Do you remember last year’s trade show debacle? The booth staff complained about the lack of storage. The marketing manager wondered where and how to demo your company’s product. Especially embarrassing was the aimless wandering of potential clients.
This year is different. You included, at the suggestion of your exhibit designer, pedestals, workstations and a reception area. These are the unsung workhorses of any exhibit, easy to overlook during planning, but always missed during a show. And, like nearly every teenage romantic comedy, what seems practical and unexciting at first transforms into a something smart and endearing at the end.
Let’s make this easy. Picture the pedestal as the cup holder of your exhibit. There’s a reason modern cars have multiple cup holders. They’re necessary and convenient, not just for the driver, but for every other person in the vehicle. Even modest pedestals increase your storage capabilities by cubic feet. Never again will Barbara or Bill complain that there is no place for her purse or his European carryall (aka man purse). Plus, the front of the pedestal will serve as valuable graphic real estate for your brand.
Pedestals in an inline booth, such as a 10×10 or a 10×20, do triple duty. First, they offer locking storage. Secondly, the right pedestal delivers additional branding space. Lastly, whether in a 10×10 or a longer inline, a pedestal provides a focal point for your booth staff and client to meet, chat, and then explore opportunities.
Pedestals can be basic, like the LTE-1001 with a shelf and open storage, or more elaborate such as a MOD-1176 with multiple counter tops and locking storage. The key is to find the design that matches your exhibit marketing goals and budget.
Workstations have become indispensable to any display. For many of us, we wonder how we conducted business on the show floor before there were monitors, tablets, or the Internet. It’s where your booth staff ultimately rocks your bottom line. The workstation allows you to showcase your product, whether you’re dealing in widgets or software. This is where your staff, client, and product meet and the demonstration begins.
Consider your workstation carefully. Will the workstation be a conversation center highlighting your product? Or, does it need to be constructed so your staff can conduct a semi-private conversation with your potential client? Graphics, A.V., and lighting can enhance your workstations.
The perfect workstation can be both a practical and an aesthetic addition to your exhibit. Workstations can be simple and straightforward such as a MOD-1177 or double-sided with literature holders and storage such as MOD-1227. As monitors have gotten larger, workstations have evolved to accommodate them. It’s not uncommon for freestanding workstations to hold up to 42” monitors, with even larger monitors on the backwall.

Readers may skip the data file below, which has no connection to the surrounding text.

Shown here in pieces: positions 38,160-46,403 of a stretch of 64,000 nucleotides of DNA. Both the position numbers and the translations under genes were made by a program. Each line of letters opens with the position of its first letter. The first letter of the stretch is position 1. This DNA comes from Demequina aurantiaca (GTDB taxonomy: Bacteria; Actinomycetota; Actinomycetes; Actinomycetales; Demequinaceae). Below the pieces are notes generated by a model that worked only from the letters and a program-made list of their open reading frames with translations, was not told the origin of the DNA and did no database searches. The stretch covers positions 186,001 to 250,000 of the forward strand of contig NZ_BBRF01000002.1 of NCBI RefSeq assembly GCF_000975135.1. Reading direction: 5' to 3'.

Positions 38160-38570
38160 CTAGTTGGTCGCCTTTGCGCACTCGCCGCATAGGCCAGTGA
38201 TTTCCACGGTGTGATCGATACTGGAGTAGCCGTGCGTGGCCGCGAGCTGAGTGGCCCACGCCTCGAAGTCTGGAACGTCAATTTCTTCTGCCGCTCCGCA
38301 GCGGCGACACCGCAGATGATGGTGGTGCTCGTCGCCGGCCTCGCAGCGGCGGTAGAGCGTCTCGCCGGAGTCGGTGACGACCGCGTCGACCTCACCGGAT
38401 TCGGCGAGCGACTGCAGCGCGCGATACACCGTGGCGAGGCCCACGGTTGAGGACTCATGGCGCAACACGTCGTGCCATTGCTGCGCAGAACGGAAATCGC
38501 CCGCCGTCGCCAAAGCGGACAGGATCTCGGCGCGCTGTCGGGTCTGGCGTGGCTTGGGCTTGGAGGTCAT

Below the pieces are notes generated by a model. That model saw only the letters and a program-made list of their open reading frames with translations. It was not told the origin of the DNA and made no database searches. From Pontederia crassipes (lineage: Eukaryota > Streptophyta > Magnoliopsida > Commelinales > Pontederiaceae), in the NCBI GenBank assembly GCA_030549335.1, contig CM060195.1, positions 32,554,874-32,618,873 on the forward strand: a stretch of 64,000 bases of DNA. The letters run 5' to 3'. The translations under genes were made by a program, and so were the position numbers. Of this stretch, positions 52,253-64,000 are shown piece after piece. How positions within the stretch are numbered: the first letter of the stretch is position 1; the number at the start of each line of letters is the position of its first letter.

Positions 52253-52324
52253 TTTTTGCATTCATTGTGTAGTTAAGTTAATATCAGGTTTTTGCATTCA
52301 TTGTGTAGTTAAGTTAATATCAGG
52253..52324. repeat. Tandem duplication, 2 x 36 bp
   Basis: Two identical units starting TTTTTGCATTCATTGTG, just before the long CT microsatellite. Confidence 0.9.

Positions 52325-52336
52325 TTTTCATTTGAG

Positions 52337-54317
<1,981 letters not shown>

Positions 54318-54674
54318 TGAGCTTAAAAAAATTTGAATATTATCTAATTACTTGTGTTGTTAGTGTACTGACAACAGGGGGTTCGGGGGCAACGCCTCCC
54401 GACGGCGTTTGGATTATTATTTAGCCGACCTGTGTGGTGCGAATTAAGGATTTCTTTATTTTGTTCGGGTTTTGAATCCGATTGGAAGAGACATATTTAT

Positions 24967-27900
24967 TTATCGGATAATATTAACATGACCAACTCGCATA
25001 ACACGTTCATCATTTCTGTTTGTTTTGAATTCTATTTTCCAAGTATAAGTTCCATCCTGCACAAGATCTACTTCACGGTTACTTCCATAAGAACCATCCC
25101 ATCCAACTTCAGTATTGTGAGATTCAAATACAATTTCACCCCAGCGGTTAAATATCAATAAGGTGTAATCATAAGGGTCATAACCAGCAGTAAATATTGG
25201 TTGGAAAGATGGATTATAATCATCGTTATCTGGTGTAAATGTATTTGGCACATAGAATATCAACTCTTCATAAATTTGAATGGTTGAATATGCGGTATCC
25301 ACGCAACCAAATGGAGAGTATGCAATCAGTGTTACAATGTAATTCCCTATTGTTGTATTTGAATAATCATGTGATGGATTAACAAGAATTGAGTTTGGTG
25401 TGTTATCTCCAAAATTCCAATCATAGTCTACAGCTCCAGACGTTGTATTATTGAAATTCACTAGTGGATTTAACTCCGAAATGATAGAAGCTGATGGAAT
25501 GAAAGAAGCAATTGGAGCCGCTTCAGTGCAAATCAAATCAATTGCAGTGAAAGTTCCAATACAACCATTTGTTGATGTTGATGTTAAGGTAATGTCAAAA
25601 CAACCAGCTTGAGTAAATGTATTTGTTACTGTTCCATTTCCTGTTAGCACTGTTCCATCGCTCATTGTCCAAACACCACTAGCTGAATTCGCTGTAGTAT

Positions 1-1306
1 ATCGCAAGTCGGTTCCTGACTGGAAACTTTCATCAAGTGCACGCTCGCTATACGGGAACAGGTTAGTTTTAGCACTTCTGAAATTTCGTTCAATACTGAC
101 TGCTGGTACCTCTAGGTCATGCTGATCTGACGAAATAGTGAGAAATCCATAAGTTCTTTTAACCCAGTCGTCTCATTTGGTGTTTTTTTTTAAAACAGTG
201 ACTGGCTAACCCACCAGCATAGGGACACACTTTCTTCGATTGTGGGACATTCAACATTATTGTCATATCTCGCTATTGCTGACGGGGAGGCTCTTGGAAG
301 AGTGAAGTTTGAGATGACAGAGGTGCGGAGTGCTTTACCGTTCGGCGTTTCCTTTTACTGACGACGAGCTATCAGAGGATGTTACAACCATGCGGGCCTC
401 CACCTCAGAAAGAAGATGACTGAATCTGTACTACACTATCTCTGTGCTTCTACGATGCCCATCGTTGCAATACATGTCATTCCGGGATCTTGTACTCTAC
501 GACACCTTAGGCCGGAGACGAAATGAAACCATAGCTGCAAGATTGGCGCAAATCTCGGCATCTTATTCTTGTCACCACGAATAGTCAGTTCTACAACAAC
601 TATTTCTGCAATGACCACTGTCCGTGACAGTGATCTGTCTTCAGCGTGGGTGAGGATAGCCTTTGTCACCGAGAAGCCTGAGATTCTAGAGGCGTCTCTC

Even in a well-designed island booth, clients can get lost on that larger stage. That’s where a reception counter comes in handy. The reception counter serves as a guide or central location for exhibit attendees, much like a receptionist counter in an office. At a minimum, this is where attendees get acquainted with your product or service, grab a piece of candy, or simply rest their feet for a few minutes on the padded carpeting.
The card reader typically is stationed at the reception counter. There’s more counter top space than with a pedestal and typically multiple locking doors and shelves for storage. All that storage makes it the ideal location for brochures, catalogs, or giveaways such as promotional pens, flashlights, or calculators. If the staff is engaged with other clients, the “receptionist” can provide general information until someone is available.
Reception counters can also provide another graphic opportunity generally much larger in area than the pedestals and workstations. And, unlike many pedestals or workstations, reception counters can be either modular or custom. It all depends on your visual requirements. Some examples include the modular LTK-1134 with storage and a monitor insert option or the MOD-1143 with a privacy shelf, storage, and graphic insert panels.
All that careful planning means you can breathe easier this year. You’ve signed the purchase order, chosen the appropriate pedestals, workstations, and counters, and your new exhibit will be built and delivered with plenty of time. You are trade show ready and trade show smarter. Good luck!
Mike Swartout, Design Director
Classic Exhibits Inc.
Based in Portland, Oregon, Classic Exhibits Inc. designs and manufacturers portable, modular, and custom-hybrid exhibit solutions. Classic Exhibits products are represented by an extensive distributor network in North America and in select International markets. For more information, contact us at 866-652-2100 or www.classicexhibits.com.